Switching from CO2 to Fiber Laser Cutting Systems - What You Need to Know

CO2-Fiber Laser

Fiber lasers have been steadily gaining market share in the metal fabrication industry over the last few years. With several major advantages including power, cutting speed, and lower maintenance costs, many shops have been replacing C02 machines with Fiber Lasers. While there won’t be much difference in infrastructure or utilities requirements, as both types of machines need power, compressed air, and gas supply, there are a few things to know when making the switch.

Say Goodbye to Laser Gas and Hello to Nitrogen

While both Fiber and CO2 lasers require gases to operate, the processes and gases are very different. CO2 machines need a dedicated gas mixture to generate the beam. Recirculated within the resonator, this laser gas is an integral part of the process to generate the beam. Although consumption is not very high, issues with impurities, having to ensure the gas is on hand, and occasional problems with actually finding the product due to spotty helium availability are issues that you need not deal with when operating a Fiber Laser.

While Fiber Lasers don’t use a laser gas, the cutting process does require an assist gas. This assist gas is a critical aspect of the cutting process to ensure clean edges. It is used to blow molten metal out of the kerf (narrow space created by the width of the beam), to avoid it solidifying along the sides of the cut. The assist gas for fiber lasers is almost exclusively nitrogen, but oxygen or compressed air are also used.

When switching from C02 to fiber laser, you won’t have to worry about running out of laser gas but your nitrogen consumption will increase. This is something to consider when budget planning. Depending on production volume, you may want to think about investing in a nitrogen generator.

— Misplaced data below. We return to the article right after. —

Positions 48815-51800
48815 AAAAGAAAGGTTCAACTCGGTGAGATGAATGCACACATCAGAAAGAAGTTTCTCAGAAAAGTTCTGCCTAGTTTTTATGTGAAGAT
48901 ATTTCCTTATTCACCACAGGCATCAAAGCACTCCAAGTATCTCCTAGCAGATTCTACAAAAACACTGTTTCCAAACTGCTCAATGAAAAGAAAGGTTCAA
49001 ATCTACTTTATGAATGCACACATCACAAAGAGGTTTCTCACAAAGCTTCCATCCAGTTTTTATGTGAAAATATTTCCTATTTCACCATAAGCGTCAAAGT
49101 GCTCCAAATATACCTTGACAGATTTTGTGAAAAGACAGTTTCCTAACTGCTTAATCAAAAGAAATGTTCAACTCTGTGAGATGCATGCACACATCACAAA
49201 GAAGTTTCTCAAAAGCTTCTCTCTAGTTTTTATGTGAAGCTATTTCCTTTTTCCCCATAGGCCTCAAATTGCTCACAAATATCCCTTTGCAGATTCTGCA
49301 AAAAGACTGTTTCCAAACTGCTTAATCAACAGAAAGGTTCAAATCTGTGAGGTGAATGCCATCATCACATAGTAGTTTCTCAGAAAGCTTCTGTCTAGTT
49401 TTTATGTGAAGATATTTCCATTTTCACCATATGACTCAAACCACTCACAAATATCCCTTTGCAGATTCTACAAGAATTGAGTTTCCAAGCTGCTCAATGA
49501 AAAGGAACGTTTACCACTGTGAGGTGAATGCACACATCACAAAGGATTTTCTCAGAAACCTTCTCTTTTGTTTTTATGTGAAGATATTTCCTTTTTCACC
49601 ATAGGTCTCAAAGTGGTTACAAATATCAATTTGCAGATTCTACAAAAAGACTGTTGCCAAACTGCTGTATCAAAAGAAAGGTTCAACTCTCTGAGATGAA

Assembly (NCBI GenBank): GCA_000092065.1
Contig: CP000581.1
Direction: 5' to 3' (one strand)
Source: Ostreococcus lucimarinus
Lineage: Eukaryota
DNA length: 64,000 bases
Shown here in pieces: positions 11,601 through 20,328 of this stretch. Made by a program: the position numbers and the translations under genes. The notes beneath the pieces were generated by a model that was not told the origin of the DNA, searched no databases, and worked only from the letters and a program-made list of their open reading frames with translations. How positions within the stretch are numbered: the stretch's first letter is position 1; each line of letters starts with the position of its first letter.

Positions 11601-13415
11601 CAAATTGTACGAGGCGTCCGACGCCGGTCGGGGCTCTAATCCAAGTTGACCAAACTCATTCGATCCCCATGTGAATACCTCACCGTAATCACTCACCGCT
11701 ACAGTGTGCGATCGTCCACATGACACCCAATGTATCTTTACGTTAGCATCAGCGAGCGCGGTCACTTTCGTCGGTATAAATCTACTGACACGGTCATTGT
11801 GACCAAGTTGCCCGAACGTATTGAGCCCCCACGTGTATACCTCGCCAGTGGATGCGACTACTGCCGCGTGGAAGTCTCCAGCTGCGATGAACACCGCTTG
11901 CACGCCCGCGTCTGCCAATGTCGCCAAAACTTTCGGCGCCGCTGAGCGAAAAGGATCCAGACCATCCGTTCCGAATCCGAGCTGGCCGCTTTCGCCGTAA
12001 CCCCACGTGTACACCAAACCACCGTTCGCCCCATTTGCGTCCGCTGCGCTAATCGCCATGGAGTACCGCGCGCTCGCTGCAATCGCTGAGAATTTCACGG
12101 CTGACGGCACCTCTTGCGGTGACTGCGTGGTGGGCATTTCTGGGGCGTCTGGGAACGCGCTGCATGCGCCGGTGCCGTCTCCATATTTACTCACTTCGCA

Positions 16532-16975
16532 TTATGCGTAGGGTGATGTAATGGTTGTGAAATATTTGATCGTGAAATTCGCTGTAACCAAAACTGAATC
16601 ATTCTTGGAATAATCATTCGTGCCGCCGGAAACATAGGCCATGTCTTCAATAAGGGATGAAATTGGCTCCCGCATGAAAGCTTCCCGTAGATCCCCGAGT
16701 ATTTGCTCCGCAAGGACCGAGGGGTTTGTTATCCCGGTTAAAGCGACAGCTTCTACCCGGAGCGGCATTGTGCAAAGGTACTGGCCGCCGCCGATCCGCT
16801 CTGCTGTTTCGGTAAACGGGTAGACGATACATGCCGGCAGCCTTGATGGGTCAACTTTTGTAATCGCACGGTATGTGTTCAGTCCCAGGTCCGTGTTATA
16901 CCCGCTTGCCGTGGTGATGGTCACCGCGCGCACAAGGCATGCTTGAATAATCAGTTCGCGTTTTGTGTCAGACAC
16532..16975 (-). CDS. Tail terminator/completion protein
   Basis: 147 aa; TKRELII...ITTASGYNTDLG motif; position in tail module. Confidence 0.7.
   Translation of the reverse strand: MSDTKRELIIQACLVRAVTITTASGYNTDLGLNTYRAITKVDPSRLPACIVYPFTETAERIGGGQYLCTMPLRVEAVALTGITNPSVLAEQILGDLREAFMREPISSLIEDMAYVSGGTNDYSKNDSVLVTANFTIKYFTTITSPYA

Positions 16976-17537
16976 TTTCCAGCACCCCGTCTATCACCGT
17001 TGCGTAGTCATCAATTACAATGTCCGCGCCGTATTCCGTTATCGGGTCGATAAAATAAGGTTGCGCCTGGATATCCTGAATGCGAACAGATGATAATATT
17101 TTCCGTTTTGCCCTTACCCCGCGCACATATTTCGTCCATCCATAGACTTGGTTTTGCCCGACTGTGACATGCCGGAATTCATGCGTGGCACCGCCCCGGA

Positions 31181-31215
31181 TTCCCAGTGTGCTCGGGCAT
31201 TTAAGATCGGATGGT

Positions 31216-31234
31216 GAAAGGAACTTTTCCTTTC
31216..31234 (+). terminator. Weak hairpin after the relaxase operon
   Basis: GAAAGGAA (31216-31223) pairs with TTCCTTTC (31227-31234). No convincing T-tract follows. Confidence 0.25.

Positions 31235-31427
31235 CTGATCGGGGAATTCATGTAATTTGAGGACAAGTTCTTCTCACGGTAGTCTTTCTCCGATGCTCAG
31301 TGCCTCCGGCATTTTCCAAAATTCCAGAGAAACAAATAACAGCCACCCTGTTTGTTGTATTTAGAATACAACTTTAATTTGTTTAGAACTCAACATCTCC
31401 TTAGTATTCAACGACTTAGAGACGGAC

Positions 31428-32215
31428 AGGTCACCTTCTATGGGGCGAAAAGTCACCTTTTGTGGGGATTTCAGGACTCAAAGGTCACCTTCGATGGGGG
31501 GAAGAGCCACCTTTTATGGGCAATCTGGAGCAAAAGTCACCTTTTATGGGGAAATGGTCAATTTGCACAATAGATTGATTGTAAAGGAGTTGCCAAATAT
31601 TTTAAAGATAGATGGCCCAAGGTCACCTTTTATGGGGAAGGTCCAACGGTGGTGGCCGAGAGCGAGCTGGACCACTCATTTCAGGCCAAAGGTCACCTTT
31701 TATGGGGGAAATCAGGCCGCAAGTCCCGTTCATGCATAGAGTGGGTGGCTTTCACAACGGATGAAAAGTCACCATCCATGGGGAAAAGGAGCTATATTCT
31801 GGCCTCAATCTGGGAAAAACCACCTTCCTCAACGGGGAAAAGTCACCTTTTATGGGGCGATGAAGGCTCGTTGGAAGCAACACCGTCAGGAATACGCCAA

Consider Your Production Schedule

One of the core benefits of fiber lasers is the increased power and cutting speed. For most materials, fiber lasers cut significantly more parts per hour, allowing you to complete jobs faster. This will impact production scheduling for jobs based on quicker timelines. If you have allocated production time on the shop floor for a job based on C02 cut speeds, that timeline will likely be cut down. You’ll want to rework your scheduling to make the most efficient use of shop time.

Installation time is another thing to keep in mind when you’re introducing new equipment into your shop. Fiber lasers can be installed in as little as a couple of days, but you’ll need to plan ahead for that time as it will put a halt to production if you are replacing your only machine.

The Downstream Effect

When you’re updating production schedules based on faster cutting speeds, you should also consider your downstream or secondary processing (bending, welding, etc.). If your new fiber laser is producing parts twice as fast, you’ll want to make sure the processes that come next can keep up. These are all important when it comes to the timelines for your work in progress (WIP). It won’t matter as much how fast you can cut a piece if the secondary processing holds up the job.

Updating your shop by investing in new, more powerful Fiber Laser can be an exciting time – and an opportunity to increase productivity and profits. As with any big business decision, a change like this comes with a lot to consider and plan. We can help you from start to finish. Contact us with any questions about installation and any impacts a new fiber laser will have on your shop and processes.

Fiber Laser FAQ

About Author
Eric St. James

Eric St. James is a President and part owner of Paramount for over 20 years. Strong business development professional with a Graduate focused in Mechanical Engineering Tech. from Dawson College.


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